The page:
Kaieteur News – There is a maxim in our legal system that states, “onus probandi actori incumbit, namely”. Translated, it means, “he who asserts must prove.”
In criminal cases, the standard of proof must be beyond reasonable doubt. But in civil matters, the standard of proof is on the balance of probabilities.
Article 13, a civil society grouping, is accusing the PPP/C of corruption. According to reports in another section of the media, Article 13 is alleging that the PPP had accepted help from all and sundry and upon assuming office had moved to reward those who had helped it. The group is also alleged to have said that such reward took the form of plum appointments, steering contracts in a particular direction.
It is a common practice for political parties to reward their supporters with appointments. Indeed, one senior PPP/C operative has said that a member of a certain organisation was displeased that he did not get an appointment which he wanted. There is nothing corrupt about rewarding persons with appointments. But that alone should not be the basis for an appointment.
This column is on record as expressing the view that the PPP/C’s appointment of Charrandass Persaud as Guyana’s High Commissioner to India was bad optics. It has created the impression that Persaud was rewarded for his vote. The PPP/C should never have offered him anything since this tends to support the belief that he had a deal with them and is now being repaid for his vote.
But the appointment should not be deemed as bad. Nor should any civil society member who used his or her standing or position during the elections to lobby for a government job should be seen as corrupt. It may not be the right thing to do but it is not corruption in the manner in which the average citizen thinks about corruption.
Article 13 went on to mention the allegations made against the Vice President in Vice News and said it was looking forward to the President establishing a Commission of Inquiry into the allegations. But who made the allegations. Those who assert must prove.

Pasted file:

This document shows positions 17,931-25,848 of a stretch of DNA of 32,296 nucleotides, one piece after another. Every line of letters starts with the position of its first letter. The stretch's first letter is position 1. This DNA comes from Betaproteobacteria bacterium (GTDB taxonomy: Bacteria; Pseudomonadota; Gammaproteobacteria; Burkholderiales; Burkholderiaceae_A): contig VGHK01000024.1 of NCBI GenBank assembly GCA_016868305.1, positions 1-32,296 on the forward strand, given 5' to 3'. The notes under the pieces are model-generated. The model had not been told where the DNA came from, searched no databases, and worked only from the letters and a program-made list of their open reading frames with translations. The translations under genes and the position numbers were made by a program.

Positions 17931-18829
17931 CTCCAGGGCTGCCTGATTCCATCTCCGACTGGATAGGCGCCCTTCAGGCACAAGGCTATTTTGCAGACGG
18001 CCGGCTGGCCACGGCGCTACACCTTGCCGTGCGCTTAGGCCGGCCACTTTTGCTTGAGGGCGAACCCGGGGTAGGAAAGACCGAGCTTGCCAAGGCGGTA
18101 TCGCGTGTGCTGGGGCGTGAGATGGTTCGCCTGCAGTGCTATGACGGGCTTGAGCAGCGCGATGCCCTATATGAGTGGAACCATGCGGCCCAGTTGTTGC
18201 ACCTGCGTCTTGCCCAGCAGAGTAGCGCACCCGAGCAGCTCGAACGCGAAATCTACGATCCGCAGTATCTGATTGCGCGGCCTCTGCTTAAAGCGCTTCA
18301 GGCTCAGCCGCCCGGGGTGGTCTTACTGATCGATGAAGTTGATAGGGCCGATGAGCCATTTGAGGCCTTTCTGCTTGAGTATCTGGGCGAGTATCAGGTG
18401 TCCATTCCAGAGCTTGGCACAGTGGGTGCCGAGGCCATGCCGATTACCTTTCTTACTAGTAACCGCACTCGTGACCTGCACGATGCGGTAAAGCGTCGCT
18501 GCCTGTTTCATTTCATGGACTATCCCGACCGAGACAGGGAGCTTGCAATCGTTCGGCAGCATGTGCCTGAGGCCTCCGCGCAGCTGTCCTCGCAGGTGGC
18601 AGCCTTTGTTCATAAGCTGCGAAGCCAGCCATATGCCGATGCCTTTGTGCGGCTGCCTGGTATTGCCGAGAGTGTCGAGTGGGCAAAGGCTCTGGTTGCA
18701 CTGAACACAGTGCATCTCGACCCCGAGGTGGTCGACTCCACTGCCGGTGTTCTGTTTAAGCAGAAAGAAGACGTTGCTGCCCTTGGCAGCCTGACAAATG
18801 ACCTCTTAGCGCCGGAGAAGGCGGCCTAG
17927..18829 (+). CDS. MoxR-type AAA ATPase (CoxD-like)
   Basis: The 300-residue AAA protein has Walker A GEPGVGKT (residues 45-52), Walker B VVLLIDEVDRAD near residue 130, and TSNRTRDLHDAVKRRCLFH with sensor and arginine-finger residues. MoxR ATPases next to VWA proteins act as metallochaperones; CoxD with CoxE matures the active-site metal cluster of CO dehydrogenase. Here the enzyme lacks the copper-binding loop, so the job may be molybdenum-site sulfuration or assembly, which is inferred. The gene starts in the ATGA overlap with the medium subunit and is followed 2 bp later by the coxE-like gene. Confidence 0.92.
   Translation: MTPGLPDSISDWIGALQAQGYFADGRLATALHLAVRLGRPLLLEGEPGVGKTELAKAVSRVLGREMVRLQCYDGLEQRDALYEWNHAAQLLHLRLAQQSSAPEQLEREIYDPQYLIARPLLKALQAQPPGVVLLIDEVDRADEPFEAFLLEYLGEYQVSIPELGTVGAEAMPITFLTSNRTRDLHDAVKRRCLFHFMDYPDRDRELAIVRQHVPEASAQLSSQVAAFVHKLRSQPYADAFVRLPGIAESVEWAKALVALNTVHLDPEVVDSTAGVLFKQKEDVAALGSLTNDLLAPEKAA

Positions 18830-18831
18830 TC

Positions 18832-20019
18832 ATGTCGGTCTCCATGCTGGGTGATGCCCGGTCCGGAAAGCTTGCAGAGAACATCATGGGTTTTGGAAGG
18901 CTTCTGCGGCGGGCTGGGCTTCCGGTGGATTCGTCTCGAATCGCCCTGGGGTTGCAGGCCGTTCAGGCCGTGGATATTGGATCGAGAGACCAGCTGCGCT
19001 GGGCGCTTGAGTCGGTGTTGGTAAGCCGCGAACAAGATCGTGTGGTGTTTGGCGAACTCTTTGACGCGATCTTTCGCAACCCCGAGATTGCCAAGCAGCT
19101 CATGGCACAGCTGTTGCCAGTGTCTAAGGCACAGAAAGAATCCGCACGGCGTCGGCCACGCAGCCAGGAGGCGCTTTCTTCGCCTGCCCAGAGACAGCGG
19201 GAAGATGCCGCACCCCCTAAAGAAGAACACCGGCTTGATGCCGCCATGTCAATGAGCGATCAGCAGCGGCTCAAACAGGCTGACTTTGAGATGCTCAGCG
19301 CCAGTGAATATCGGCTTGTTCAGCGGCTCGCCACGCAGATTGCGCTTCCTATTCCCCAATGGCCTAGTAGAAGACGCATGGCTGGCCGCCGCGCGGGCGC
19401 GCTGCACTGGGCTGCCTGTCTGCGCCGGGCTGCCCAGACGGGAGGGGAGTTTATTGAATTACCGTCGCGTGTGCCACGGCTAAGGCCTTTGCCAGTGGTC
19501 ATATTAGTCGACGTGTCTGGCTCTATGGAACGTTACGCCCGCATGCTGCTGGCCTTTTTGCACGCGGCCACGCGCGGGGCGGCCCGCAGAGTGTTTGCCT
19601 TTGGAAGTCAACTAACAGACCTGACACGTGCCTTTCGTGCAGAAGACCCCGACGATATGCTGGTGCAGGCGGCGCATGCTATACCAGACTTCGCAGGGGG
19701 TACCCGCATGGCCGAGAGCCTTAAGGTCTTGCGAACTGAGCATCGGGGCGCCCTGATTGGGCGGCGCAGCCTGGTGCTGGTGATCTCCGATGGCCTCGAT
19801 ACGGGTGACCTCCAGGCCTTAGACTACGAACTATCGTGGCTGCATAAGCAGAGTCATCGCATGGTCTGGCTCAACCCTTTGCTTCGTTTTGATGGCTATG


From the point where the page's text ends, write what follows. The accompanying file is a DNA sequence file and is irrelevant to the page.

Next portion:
And why should the President establish a Commission of Inquiry into allegations for which a prima facie case has been made out? Is Article 13 suggesting that anyone can be recorded saying something and that should be the basis for a Commission of Inquiry? One Senior Counsel has conceded that there is no smoking gun.
What will the COI investigate? There is no face to go along with the sound byte about the persons who alleged certain things about the Vice President. And it is believed that the same person contradicted his own story when he said that the Vice President’s hands are clean. So what is there to investigate?
The President had said that the allegations of money laundering should be investigated. But these types of investigations are not telegraphed. They take years to complete and involve painstaking efforts in building a case. Do not expect therefore any COI into money laundering. That is not how such matters are dealt with.
Article 13 is alleging that contracts are being steered in a certain direction. It may have had in mind an entity which was involved in the Building Exposition. But Article 13 is not alleging that a contract may have been steered. It is asserting that contracts are being steered. “He who asserts must prove.”
A Public Procurement Commission has been appointed. The Commission is an independent body. It was established by the Constitution and is empowered to ensure that the procurement of goods and services and the execution of work (in relation to such procurement) is done in a fair, equitable, transparent and cost effective manner and in accordance with the law. As such, the Public Procurement Commission has oversight powers in relation to the award of government contracts.
Article 13 should also be aware that the Regulations under the Procurement Act provides for persons to contest decisions of procurement agencies. So there is a range of options which would allow for Article 13 to call for a review of any contract which it feels has been steered in a certain direction.
If Article 13 feels that there is corruption in the award of any contract, it can present its case to the Public Procurement Commission. This could be one of the ways in which civil society organisations, rather than merely agitating, can help bring about improvements in governance.
If Article 13 finds that the Public Procurement Commission is pussyfooting with investigations or making feeble excuses, then it would be within its right to call for a dismantling of this Commission. Instead there can be calls to create a less costly body to investigate complaints about public procurement.
(The views expressed in this article are those of the author and do not necessarily reflect the opinions of this newspaper.)
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